We have had Nick Leeson, the trader who brought down Barings. Then came Toshihide Iguchi, a New York-based dealer awaiting sentence. Now the league table of rogue traders is topped by a new name. Mr Hamanaka, one of the world's most feared and respected copper traders, has left the mighty global Sumitomo Corporation trading company with losses totalling $1.8bn (pounds 1.2bn). The Serious Fraud Office in London yesterday announced an urgent investigation into Sumitomo's affairs.
Just a few years ago, Mr Hamanaka was a business hero. The Sumitomo annual report of 1991 gave its star trader a double page spread of his own, complete with glossy portraits and adulatory profile. He is quoted as saying that the preeminent position of Sumitomo Corporation in copper trading is attributable to "expertise in risk management". At this point, according to the latest accusations against him, Mr Hamanaka had been carrying on his illegal trade, completely undetected, for five years.
Leeson ($1.4bn) and Iguchi ($1.1bn) became notorious only after the event, when the details of their private lives were picked over with equal relish by the British tabloids and their oriental equivalent, Japan's weekly magazines. But in the world of copper trading Mr Hamanaka has long been a legend.
Once, the story goes, a speculator in one London market became so frustrated with his financial heft that he punched out the window of the public gallery. Various nicknames accrued to Mr Hamanaka during his 26-year career at Sumitomo, only some of them printable: "Mr Copper" , "Hammer" (from his name, and the power he was said to command over prices), and "Mr Five Percent" (from the share of the copper market which he was believed to control). Mr Hamanaka is said to have particularly prized this last tag, which was originally applied to a very different businessman - the great Armenian oil magnate Calouste Gulbenkian. This perhaps provides the key to his character and to the whole affair, which looks more and more like a morality tale of corporate arrogance.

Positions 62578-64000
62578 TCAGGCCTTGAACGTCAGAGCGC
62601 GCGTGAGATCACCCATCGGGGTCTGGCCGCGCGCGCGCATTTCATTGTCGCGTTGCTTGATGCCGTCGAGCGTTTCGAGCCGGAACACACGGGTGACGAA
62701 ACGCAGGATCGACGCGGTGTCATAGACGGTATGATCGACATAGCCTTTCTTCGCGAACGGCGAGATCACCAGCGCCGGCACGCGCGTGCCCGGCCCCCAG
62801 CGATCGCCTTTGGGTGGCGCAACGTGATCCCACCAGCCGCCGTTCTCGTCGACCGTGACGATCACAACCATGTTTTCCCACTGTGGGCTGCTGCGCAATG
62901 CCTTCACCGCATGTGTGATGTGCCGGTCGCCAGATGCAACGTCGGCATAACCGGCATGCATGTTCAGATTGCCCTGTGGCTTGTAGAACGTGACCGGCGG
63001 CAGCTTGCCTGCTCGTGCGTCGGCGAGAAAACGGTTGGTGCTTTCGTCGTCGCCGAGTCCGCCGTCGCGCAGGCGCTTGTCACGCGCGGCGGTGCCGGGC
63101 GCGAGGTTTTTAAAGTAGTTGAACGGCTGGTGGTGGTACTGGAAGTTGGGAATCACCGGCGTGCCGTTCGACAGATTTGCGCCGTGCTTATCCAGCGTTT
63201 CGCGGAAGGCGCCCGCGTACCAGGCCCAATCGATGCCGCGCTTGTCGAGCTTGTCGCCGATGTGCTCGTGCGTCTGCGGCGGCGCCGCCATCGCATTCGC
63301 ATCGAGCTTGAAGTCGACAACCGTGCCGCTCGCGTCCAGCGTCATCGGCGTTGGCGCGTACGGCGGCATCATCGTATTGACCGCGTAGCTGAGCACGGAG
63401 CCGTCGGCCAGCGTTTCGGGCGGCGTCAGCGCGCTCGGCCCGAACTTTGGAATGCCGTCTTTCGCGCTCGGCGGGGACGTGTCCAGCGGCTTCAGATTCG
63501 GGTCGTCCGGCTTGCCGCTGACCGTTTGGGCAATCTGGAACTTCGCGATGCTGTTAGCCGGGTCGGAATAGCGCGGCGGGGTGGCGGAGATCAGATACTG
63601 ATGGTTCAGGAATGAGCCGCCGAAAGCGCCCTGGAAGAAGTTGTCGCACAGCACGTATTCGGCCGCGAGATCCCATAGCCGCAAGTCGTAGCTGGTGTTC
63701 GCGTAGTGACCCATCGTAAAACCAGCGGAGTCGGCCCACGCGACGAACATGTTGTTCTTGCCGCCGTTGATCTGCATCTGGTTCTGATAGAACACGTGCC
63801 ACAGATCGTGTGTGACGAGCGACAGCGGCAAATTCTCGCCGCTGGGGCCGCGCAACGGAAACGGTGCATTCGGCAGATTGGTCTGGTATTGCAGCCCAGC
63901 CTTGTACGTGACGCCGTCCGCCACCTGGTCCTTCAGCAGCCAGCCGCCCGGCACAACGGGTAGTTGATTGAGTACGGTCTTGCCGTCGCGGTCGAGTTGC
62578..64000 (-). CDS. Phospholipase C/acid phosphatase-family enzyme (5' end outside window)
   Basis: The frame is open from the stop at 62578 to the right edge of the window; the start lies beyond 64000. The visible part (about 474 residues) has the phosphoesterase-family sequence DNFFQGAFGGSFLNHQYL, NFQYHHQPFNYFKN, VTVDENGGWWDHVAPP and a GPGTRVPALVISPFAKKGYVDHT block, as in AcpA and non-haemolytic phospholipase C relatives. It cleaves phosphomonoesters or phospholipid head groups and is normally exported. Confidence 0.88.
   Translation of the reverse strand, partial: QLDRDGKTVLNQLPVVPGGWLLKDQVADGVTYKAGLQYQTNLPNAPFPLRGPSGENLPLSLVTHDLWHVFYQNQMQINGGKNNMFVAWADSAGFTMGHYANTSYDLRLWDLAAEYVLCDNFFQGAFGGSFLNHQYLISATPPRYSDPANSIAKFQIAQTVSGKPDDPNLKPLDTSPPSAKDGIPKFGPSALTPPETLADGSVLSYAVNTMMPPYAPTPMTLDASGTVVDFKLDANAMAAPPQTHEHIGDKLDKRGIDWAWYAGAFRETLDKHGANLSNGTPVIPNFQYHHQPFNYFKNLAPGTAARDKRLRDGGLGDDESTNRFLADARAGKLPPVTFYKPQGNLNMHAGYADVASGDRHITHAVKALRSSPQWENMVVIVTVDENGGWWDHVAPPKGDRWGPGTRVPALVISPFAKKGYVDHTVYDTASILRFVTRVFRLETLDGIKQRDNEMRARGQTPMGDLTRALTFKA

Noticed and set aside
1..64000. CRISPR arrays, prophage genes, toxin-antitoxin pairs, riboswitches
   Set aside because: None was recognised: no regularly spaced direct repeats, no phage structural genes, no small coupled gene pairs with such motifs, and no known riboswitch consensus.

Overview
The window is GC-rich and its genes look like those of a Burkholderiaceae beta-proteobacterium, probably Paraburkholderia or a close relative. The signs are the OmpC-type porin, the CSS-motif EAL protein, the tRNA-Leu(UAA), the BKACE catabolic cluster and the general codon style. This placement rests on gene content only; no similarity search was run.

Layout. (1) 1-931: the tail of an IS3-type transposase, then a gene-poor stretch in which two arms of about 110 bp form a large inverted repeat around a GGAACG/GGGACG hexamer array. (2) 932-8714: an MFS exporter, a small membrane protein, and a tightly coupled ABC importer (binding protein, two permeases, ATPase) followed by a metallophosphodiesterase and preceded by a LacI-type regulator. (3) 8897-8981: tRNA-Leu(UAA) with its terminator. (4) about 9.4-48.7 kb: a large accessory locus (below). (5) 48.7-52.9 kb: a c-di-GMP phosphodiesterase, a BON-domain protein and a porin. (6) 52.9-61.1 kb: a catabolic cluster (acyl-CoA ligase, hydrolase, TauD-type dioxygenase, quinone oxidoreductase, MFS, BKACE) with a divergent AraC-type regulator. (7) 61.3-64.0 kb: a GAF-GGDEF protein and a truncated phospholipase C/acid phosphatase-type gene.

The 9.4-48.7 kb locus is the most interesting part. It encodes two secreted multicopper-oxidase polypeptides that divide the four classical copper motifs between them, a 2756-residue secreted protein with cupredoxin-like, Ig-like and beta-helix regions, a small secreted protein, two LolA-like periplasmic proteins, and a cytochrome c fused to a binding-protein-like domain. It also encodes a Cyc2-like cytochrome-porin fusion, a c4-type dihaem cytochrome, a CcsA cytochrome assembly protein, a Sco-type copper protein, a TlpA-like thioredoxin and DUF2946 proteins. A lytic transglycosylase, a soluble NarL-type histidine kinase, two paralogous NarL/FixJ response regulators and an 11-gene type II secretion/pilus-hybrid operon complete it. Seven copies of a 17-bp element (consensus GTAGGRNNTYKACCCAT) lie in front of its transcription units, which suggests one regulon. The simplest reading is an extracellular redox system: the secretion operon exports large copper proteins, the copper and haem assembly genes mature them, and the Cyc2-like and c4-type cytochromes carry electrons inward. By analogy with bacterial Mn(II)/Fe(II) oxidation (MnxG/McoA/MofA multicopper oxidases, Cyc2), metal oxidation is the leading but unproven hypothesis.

Mr Hamanaka's public utterances reinforce this sense of impregnable hubris. "There are various rumours and slanders against me," he told an interviewer in 1991, "although I am getting used to them."
Sumitomo was founded in the early 17th century as a supplier of copper to Japan's shoguns. But in the post-war period it had fallen behind its competitiors in the market for non-ferrous metals. Unlike its rivals among the massive Japanese corporations, Mitsubishi and Mitsui, Sumitomo had no copper mines of its own and thus no access to the raw material. According to employees in rival trading companies, Yasuo Hamanaka trumped them by coming up with a brilliant short cut: Sumitomo could control the flow of metal through the market by investing in copper futures and options - contracts to buy or sell a quantity of a commodity at a specified date in the future.
By the early 1990s the strategy had paid off handsomely. Sumitomo became the biggest copper trader in the world. But when the 1980s boom came to an end, nowhere was it felt more acutely than in Japan. Soaring property prices had fuelled a lending boom; when the bubble economy burst, the banks weresaddled with numberless loans that could never be repaid: estimates range from 40 trillion yen (pounds 24.2bn) upwards.
The cost of the bubble has affected Japan's business culture, exposing crime and huge fraud. The problem was starkly put yesterday by Seiroku Kajiyama, the Chief Cabinet Secretary and official spokesman of the Japanese government. "The moral fibre of all Japanese has deteriorated and they have become desensitised about money," he said apocalyptically. "I cannot help but express deep concern that such tendencies have become widespread."
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